Program

SY19-3

Physiological Significance of high Ca2+ permeability of thermosensitive TRP channels

[Speaker] Makoto Tominaga:1
[Co-author] Yasunori Takayama:1, Sandra Derouiche:1
1:Division of Cell Signaling, Okazaki Institute for Integrative Bioscience, Japan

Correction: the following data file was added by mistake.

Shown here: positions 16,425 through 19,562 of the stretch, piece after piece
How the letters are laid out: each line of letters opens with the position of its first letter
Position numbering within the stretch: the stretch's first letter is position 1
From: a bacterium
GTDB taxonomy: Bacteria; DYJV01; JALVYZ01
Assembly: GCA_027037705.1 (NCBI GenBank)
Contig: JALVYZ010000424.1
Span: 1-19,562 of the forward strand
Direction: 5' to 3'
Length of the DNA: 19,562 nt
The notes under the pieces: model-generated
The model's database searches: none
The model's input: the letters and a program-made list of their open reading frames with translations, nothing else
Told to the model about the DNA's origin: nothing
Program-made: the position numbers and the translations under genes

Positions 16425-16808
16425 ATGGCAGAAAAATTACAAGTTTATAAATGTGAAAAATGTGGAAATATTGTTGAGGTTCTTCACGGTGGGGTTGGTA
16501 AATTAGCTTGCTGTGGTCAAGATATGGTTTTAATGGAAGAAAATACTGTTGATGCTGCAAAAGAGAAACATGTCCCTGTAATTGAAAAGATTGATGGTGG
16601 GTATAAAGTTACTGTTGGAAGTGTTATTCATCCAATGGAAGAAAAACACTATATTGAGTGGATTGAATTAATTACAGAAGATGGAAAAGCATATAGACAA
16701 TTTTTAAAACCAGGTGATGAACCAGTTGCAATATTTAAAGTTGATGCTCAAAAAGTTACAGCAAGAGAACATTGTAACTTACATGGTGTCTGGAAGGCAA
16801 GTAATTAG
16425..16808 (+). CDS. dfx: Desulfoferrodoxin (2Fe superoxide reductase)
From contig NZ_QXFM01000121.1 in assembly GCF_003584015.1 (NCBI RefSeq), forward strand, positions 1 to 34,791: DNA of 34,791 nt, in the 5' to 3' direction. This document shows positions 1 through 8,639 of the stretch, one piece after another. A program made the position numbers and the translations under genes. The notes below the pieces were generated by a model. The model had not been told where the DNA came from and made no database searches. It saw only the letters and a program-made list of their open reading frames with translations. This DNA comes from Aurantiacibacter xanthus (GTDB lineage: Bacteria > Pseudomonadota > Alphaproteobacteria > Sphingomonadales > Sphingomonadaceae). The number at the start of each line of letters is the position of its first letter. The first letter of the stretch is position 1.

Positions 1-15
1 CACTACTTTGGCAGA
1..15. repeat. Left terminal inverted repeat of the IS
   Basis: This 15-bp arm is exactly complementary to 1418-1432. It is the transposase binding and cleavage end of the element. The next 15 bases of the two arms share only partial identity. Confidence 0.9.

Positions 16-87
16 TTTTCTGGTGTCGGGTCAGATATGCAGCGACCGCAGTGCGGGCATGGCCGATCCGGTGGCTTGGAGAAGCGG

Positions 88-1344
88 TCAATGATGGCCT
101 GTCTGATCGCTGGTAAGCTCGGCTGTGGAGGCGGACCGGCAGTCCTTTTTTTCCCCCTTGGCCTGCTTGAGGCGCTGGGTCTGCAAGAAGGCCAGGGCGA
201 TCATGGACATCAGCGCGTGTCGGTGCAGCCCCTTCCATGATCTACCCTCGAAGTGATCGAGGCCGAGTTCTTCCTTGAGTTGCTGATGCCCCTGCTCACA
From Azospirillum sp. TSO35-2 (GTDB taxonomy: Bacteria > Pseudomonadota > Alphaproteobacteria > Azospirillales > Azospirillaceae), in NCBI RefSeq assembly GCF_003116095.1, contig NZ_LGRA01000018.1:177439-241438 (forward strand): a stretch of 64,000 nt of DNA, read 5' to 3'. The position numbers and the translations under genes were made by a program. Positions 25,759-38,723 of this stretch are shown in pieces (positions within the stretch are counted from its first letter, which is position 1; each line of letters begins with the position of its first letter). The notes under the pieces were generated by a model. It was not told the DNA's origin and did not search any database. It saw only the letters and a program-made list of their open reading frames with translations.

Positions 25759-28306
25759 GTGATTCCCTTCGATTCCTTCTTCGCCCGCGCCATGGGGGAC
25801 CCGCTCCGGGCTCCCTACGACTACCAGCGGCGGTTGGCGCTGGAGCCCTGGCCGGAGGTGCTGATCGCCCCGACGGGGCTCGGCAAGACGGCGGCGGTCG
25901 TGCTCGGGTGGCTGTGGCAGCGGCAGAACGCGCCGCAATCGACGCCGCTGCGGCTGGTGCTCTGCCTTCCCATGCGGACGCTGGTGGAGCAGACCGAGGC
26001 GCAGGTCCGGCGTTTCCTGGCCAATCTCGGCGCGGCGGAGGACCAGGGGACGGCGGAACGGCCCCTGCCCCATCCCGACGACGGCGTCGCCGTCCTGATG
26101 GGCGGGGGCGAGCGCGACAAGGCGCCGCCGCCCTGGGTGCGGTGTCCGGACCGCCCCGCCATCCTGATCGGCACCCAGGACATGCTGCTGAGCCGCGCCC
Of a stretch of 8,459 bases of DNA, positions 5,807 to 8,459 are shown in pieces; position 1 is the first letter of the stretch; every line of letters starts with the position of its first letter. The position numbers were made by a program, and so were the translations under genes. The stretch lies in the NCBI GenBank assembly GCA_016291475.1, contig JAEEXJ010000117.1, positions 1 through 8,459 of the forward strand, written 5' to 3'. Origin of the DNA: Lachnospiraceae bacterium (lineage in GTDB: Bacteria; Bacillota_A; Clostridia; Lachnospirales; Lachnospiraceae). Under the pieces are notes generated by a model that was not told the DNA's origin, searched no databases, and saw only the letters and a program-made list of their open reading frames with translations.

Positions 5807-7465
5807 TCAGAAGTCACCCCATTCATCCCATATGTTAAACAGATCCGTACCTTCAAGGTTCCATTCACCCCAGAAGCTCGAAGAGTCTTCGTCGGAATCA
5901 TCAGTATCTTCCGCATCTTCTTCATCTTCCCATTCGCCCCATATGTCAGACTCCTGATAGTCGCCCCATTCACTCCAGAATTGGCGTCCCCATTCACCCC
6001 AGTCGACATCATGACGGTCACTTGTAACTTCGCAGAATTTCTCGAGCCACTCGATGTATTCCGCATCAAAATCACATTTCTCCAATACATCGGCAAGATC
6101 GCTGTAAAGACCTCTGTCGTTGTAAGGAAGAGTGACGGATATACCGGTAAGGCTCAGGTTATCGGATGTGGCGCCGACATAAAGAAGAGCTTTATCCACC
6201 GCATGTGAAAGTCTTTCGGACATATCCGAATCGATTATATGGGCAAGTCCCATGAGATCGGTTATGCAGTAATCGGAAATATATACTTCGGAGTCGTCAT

TRP (transient receptor potential) channels are non-selective cation channels having relatively high CaCa2+ permeability, and comprise six related protein families (TRPC, TRPV, TRPM, TRPA, TRPML, TRPP) in mammals. One subunit of the TRP channel is composed of six transmembrane domains and a pore region with both amino and carboxyl termini on the cytosolic side. Among the huge TRP super family of ion channels, some have been proven to be involved in thermosensation detecting ambient temperatures from cold to hot. There are now eleven thermosensitive TRP channels (TRPV1, TRPV2, TRPV3, TRPV4, TRPM2, TRPM3, TRPM4, TRPM5, TRPM8, TRPA1 and TRPC5) with distinct temperature thresholds for their activation. Structures of TRPV1, TRPV2, TRPM4, TRPM8 and TRPA1 have been clarified in the last several years. We found that some thermosensitive TRP channels make a complex with CaCa2+-activated chloride channel, anoctamin1 (ANO1). Interaction between TRPV4 and ANO1 is involved in water efflux in choroid plexus, salivary gland and lacrimal grand epithelial cells. And TRPV1 (TRPA1)/ANO1 interaction was found to be involved in the enhancement of nociceptive signals through further depolarization upon chloride efflux in peripheral sensory neurons. This interaction could be one of the reasons why TRP channels have high CaCa2+ permeability.
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